Books That Feel Like a Hug

Indy Book Club Suggests Feel-Good Titles for January’s Theme

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There’s nothing quite like hugging our loved ones. A hug from my grandma, for instance, reminds me that I am loved unconditionally and fills me with warmth. Our new reality, however, is a hug desert. 

So for the new year of our Indy Book Club, a community reading collaboration with the Santa Barbara Public Library, we are bringing you some stories to fill your joy coffers just a little bit more. Here are some recommendations on our January theme, “Books That Feel Like a Hug.”

The Wayfarers series by Becky Chambers: These are, by far, my most recommended books. Becky Chambers’s feel-good sci-fi books are a delight to read. The first book in the series, The Long Way to a Small, Angry Planet, follows the motley crew of a working spaceship as they make their way to their biggest gig yet. Chambers’s universe is unwaveringly accepting, kind, and good. 

Remarkable Creatures by Tracy Chevalier: This novel follows the real historical friendship of Mary Anning and Elizabeth Philpot, a couple of lady fossil hunters in Victorian England. Although there is some sadness in this one, a good friendship story never fails to warm my cockles.

His Dark Materials series by Philip Pullman: This is the gold standard of warm-hug-reads. Read these three books, then watch the TV show on HBO and decide which is better. 

We Ride Upon Sticks by Quan Barry: The 1989 Danvers, Massachusetts, field hockey team is not very good, but when Mel Boucher finds a book about witchcraft in the school library, the girls decide to take fate into their own hands. This is a delightful romp filled with late ’80s pop-culture references and New England vibes. You’ll close the book and be so glad you spent time with each of the characters.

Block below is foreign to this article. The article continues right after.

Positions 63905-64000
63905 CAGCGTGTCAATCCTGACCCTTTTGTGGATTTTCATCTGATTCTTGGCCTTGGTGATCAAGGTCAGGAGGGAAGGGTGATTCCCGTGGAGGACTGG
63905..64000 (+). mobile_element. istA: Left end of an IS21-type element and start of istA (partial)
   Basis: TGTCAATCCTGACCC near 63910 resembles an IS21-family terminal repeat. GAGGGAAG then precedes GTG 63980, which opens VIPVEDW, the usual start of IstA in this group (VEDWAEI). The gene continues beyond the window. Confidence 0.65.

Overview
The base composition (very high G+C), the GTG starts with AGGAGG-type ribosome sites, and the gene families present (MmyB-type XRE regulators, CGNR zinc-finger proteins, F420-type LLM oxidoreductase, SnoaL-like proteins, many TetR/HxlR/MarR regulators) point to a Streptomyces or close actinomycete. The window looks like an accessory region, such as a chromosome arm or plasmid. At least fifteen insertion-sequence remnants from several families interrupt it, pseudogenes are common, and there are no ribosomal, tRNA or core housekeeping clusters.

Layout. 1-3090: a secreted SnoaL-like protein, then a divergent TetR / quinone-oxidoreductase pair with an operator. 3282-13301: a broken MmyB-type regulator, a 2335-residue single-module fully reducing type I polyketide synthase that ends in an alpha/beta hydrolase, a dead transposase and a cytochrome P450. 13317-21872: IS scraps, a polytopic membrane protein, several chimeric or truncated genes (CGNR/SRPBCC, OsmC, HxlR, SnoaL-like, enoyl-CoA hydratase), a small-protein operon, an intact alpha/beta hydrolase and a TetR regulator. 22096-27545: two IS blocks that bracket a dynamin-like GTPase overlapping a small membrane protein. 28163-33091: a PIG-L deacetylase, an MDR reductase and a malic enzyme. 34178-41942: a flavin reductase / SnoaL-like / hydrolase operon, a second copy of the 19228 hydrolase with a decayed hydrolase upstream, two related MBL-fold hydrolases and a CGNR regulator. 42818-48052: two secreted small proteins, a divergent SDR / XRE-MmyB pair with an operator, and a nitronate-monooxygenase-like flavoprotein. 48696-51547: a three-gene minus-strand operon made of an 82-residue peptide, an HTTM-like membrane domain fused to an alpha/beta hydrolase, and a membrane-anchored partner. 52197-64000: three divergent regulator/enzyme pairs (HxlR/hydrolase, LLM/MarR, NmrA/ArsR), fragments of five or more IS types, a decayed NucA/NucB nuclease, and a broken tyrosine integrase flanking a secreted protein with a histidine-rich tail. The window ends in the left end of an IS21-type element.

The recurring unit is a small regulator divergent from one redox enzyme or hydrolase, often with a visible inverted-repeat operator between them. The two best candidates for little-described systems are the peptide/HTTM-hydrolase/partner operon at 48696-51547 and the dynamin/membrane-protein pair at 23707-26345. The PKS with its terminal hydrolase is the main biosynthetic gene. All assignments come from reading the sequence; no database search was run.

Figuring by Maria Popova: For nonfiction lovers, this beautiful piece of literature is unlike any history book I’ve read before. Author of the well-known blog Brain Pickings, Popova follows the personal lives of a few different figures throughout history. Beginning with Johannes Kepler and ending with Rachel Carson and following many (mostly women, mostly queer) people in between, Popova weaves together the story of how love has impacted the ways in which humanity has searched for truth and meaning throughout time. Sometimes sad, but always beautiful, this book will fill your cup.

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